put up a search on the Internet,
found a company which will ship to France,
started having a look down their list,
and found 'rennet'.
You have to have this product, because the recipes say so
because that is what milk has to have to make hard cheeses
and I thought I would have a go at making this type of cheese.
But I found this out about rennet:
1. Cheese has been manufactured using rennet for thousands of years, mostly in Europe.
2. Indeed, rennet is extracted from the lining of the inside of the stomach of mammals, and most commonly from the fourth stomach of young calves.
3. Rennet contains enzymes that cause milk to become cheese, by separating it into the solid curds and the liquid whey.
4. Different animal rennet are used as well to create other types of cheese.
5. Most cheese in the US is NOT manufactured using rennet, mostly due to the availability of cheaper alternatives.
6. Vegetable rennet is made from certain vegetables that have coagulation properties as well. Thistle is the most common form.
7. Microbial rennet is derived from molds. Yum. A side effect is a slightly bitter tasting cheese.
8. Genetically engineered rennet is derived from plants that have been injected with cow genes.
What to do at the supermarket:
9. Companies are not legally required to disclose the source of the rennet, so unless the product specifically states a non-animal source for rennet, you won’t know.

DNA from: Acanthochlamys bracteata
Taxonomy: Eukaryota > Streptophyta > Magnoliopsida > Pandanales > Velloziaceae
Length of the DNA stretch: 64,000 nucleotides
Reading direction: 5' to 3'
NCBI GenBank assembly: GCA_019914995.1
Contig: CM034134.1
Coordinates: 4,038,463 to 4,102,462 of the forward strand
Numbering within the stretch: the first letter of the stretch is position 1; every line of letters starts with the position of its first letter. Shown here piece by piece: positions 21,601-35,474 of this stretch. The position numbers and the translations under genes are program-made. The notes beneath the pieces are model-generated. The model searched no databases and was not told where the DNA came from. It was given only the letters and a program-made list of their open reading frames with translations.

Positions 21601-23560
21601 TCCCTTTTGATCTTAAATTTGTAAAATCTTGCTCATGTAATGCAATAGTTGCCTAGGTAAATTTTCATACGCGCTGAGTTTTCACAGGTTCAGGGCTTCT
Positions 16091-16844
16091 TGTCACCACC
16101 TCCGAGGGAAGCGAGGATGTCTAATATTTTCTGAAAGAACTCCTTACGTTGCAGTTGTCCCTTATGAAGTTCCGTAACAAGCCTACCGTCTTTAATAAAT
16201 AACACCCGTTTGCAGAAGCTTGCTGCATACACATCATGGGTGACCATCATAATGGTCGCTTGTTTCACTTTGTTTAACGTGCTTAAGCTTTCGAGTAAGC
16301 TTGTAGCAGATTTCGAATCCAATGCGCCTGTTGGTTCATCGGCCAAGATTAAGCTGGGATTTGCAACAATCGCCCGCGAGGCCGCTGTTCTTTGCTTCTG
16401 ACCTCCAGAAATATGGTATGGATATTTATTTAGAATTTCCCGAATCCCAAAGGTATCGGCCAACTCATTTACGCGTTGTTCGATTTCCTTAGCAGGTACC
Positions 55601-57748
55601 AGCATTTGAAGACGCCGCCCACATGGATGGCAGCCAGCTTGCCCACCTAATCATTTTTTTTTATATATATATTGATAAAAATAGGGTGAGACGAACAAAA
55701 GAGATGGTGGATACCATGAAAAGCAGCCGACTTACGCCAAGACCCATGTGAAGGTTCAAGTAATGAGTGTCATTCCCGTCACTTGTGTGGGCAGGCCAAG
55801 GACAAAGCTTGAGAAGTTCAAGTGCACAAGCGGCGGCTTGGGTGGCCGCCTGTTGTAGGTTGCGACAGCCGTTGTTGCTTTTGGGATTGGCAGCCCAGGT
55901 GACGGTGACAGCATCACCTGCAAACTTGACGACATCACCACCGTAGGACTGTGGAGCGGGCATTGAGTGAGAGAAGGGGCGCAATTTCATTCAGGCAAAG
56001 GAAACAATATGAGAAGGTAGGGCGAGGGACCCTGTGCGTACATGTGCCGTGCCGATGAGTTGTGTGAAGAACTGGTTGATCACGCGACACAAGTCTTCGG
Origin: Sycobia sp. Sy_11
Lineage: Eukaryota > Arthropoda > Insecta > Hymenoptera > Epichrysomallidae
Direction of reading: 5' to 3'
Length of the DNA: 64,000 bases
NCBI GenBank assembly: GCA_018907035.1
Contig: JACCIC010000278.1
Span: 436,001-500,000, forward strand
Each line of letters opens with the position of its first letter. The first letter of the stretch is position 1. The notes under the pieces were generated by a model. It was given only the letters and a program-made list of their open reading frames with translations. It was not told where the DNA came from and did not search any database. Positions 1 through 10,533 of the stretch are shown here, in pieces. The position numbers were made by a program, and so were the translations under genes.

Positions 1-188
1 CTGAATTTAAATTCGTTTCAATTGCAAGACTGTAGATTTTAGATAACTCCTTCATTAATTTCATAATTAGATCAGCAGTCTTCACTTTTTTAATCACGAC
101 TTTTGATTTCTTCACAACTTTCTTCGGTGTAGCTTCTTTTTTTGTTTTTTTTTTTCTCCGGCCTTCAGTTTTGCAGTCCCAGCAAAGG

and from http://www.cheesemaking.com/store/pg/244-FAQ-Cheesemaking-and-Rennet.html calf rennet is considered to be the best choice for longer aged cheeses because some of its residual components help to complete the breakdown of proteins. Some of the more complex proteins in the vegetable rennet can have a slightly bitter taste after 6 months of ageing.
I don't want to be a misery about this,
and I love hard cheeses,
but I can't 'do' calf rennet,
because I can 'see' those young calves in my head,
especially after a recent conversation with a friend of mine,
who used to work at an abbatoir
and who described to me in graphic detail what happens to those calves,
often of a day or so old,
and who often were so young they could hardly walk.
But then, cheese comes from milk,
milk which is produced from a cow who has had a calf,
and if that calf stays with her,
then that calf will take that milk,
and there would be none left to make cheese with,
so that calf has to come away,
to be made use of,
to turn the milk of the cow
So, what to do.
Buy vegetable rennet, that is what I shall do,
and 'age' the cheese for only six months,
and perhaps then freeze it to stop the ageing process.
Or perhaps I shall stick to making soft cheese for the moment!
Lester was in a panic yesterday
Was filling in his French tax form,
but on the Internet could not find the correct form.
Off we went to Tax Office in Tarbes,
only to be told that they were not available yet,
even though the tax deadline is seven weeks time.
But it was not a wasted trip,
because the French countryside was beautiful,
the sun was shining,
and the mountains were glowing,
in a moment of inspiration,
I got Lester to stop at a place
So, now have a brand new hive,
and bees on the way.
This is our second attempt at keeping bees,
but this time they will not arrive by post and be put into an old hive,
they will have a spanking brand new hive,
and it will be filled with ten frames of bees,
after we have taken the hive back to the shop,
so the bees can be put inside it for us.
And thanking the Universe for giving us this opportunity to keep learning...
and to say,
that if ever we were not able to be here on this petite ferme
that I would be a vegetarian.